Create Your Legacy

Don't judge each day by the harvest you reap but by the seeds you plant.
- Robert Louis Stevenson

Why Choose Us?

There are many benefits of establishing a fund at Legacy Endowment: 
Simple and Flexible
  • You may contribute a wide variety of assets
  • Give now, give later as part of your estate plan, or both
  • Make grant recommendations to qualified organizations anywhere in the world
Tax Effective
  • You benefit from the most favorable tax deductions under IRS regulations
  • Take your tax deduction in the year you make a gift and then recommend grants over time, effectively separating tax decisions from your charitable giving decisions
Cost-Effective
  • We handle all administration tasks, so you free up your time and reduce your expenses
  • We manage our investments through our experienced Investment Committee, rather than an outside manager, which reduces the fees charged to your fund
  • We provide a low-cost alternative to opening and operating a private foundation
Investment Expertise
  • Our Investment Committee is comprised of successful investment managers who bring their global perspective to the investment of community charitable assets
  • Your contributed assets are pooled with those under management allowing for greater diversification and economies of scale
  • Our Investment Committee is dedicated to preserving your contributed assets while enabling you to maximize your philanthropic giving
Personal Service
  • We protect your charitable choices, fulfilling donor intent today and in perpetuity
  • You may name your fund for yourself, your family, an organization, in memory of a loved one or choose a name that protects your privacy
  • No matter what name you choose, you can remain anonymous if privacy is important when making any gift or a grant
  • You may engage family members in the grant making process
  • We are very knowledgeable about regional issues and needs, as well as the quality organizations addressing those needs, and can assist with informed giving decisions
  • We are available to work with you to create grant agreements, monitor grant reporting, and arrange site visits with non-profit organizations
  • As your interests may not always be local, we can research organizations to provide information that matches your charitable intent, nationally and beyond

Types of Funds

The Legacy Endowment makes it easy for individuals and charities to accomplish their goals and leave their positive mark on the community today and for generations to come.


Unrestricted Funds

Designed for donors who want to help their community but don’t have any specific cause or organization in mind. The community foundation is given the authority to allocate grants as it sees fit. This type of fund gives community foundations the capital needed to enact long-term solutions to social problems as well as respond quickly to emergency situations.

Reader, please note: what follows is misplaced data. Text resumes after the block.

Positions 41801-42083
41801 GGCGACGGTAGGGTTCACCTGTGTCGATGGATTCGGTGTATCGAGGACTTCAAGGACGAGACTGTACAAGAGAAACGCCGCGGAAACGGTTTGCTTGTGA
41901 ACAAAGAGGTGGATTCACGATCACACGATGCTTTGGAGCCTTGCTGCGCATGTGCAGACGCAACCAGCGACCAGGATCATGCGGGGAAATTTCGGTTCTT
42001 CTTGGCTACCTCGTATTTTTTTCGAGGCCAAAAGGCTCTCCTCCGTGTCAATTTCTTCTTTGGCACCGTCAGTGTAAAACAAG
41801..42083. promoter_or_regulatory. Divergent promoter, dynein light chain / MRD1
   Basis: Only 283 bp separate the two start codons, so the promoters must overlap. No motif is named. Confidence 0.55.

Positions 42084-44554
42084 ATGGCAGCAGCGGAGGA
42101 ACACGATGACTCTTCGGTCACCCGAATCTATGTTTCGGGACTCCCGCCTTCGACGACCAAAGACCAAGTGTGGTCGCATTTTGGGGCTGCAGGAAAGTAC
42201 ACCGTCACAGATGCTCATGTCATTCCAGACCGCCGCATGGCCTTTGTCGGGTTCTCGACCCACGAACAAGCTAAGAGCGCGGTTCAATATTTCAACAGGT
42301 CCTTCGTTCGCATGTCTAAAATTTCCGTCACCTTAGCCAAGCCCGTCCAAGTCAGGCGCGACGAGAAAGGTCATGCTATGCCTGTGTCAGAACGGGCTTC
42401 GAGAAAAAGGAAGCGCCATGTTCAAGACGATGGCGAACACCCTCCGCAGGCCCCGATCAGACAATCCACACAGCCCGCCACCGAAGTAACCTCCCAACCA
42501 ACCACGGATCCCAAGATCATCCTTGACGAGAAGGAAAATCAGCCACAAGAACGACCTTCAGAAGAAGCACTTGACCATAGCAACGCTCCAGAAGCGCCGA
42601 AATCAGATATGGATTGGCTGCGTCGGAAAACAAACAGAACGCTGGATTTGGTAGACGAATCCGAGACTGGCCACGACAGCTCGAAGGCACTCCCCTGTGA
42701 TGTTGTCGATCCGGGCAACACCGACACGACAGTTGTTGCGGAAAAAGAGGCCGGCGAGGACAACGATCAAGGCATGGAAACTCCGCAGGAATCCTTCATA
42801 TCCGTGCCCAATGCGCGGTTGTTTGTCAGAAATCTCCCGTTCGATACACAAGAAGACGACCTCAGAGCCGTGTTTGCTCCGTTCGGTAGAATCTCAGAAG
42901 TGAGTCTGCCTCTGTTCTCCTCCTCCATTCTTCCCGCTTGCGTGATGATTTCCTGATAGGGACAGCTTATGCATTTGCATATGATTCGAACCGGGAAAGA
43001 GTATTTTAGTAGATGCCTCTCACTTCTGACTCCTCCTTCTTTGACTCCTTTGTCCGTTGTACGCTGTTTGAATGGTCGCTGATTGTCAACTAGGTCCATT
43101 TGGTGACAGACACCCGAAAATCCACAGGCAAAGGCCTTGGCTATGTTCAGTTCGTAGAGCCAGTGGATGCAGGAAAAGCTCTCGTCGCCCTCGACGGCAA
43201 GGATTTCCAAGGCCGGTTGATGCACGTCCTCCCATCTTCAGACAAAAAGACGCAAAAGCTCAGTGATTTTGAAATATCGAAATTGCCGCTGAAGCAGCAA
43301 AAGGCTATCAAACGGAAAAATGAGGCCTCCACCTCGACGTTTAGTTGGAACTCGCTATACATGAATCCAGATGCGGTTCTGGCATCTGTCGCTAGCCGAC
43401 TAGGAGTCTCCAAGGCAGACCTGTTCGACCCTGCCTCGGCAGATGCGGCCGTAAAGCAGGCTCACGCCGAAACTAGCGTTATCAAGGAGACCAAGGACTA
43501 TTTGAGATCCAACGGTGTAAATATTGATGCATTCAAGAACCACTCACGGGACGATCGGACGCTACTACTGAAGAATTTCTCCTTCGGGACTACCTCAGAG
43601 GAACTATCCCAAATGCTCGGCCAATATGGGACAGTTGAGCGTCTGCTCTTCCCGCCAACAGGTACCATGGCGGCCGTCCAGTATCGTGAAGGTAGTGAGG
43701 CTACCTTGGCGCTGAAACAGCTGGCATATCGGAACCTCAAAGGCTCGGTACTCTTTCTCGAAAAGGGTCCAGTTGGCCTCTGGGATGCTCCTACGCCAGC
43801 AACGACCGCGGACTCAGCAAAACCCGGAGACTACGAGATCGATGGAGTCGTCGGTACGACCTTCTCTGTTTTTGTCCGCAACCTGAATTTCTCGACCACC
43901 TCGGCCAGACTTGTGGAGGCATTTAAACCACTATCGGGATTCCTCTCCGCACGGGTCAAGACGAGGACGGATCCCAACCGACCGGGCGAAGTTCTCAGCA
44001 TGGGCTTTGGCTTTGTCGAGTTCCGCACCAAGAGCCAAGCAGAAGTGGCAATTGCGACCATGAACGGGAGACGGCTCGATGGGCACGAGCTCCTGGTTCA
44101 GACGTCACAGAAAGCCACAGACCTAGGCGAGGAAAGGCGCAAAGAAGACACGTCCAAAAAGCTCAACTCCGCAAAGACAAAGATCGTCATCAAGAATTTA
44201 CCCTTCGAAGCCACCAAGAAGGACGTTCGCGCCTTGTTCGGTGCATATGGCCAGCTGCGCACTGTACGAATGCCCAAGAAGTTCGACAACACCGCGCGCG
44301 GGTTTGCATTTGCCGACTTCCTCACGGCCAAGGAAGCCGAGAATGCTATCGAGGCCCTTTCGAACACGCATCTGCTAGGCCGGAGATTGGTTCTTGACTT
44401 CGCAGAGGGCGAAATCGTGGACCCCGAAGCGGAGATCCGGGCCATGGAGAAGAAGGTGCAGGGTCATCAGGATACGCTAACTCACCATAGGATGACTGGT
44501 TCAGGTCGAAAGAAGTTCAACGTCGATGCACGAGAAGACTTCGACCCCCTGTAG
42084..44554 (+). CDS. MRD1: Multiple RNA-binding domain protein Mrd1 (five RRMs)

Donor-Advised Funds

Donor-advised funds give donors the chance to have a say in the decision-making process. The donor may make recommendations as to how much money goes where. Foundations will generally do their best to enact all suggestions (usually dependent upon whether the organization designated is a non-profit organization, classified as a 501(c)(3) by the IRS.)


Field of Interest Funds

These funds allow donors to specify a field of interest to be supported, without specifying individual charities. The foundations then make grants to appropriate local organizations serving the designated need.


Charitable Remainder Trust (CRT)

An arrangement in which property or money is donated to a charity, but the donor (called the grantor) continues to use the property and/or receive income from it while living. The beneficiaries receive the income and the charity receives the principal after a specified period of time. The grantor avoids any capital gains tax on the donated assets, and also gets an income tax deduction for the fair market value of the remainder interest that the trust earned. In addition, the asset is removed from the estate, reducing subsequent estate taxes.

Designated (restricted) Funds

Similar to donor-advised funds. Donors, however, make their recommendations for grant dispersal when they establish the fund, rather than making multiple suggestions over time. Often, this type of fund is set up as a means of supporting a single organization over an extended period of time.

Agency Endowment Funds

These are established by nonprofit organizations in the interest of building their own endowments. Income from these funds provides the organizations with a source of revenue they can rely on, increasing self-sustainability and financial security.


Administrative Endowment Funds

These funds are ledged to support the community foundation itself, specifically day-to-day administrative operations. Donors set up this type of fund as a means of assisting the foundations in all of their projects, building up infrastructure and reducing the fees charged for fund management. Community foundations offer useful solutions for civic-minded donors looking to make a difference through philanthropy.


Scholarship Funds

You can play a part in developing our future leaders by establishing an academic scholarship in the name of a family member, coach, mentor or other significant person. You set the selection criteria and appoint an advisory committee to oversee the application process.

How We Invest Your Funds

The Legacy Foundation currently distributes more than $500,000 annually for scholarships and to local charities. Since its inception, the Foundation has directed more than $9 million to those charitable endeavors as specified by our donors. One of the Foundation’s most important responsibilities is our stewardship of charitable funds entrusted to our care by donors large and small. We have a broadly diversified investment portfolio that is structured to first, preserve the capital of each gift, and secondly, to grow the gift sufficiently to maintain purchasing power and provide for future needs.

Investment Advisory Team



Investment Philosophy and Purpose Statement

Investment Policy Statement (ISP)

One of the Foundation’s most important responsibilities is our stewardship of charitable funds entrusted to our care by donors large and small. We have a broadly diversified investment portfolio that is structured to first, preserve the capital of each gift, and secondly, to grow the gift sufficiently to maintain purchasing power and provide for future needs. The ISP is designed to ensure prudent management of Foundation assets consistent with the long-term interests of its stakeholders while adhering to the State of California Uniform Prudent Management of Institutional Funds Act (UPMIFA).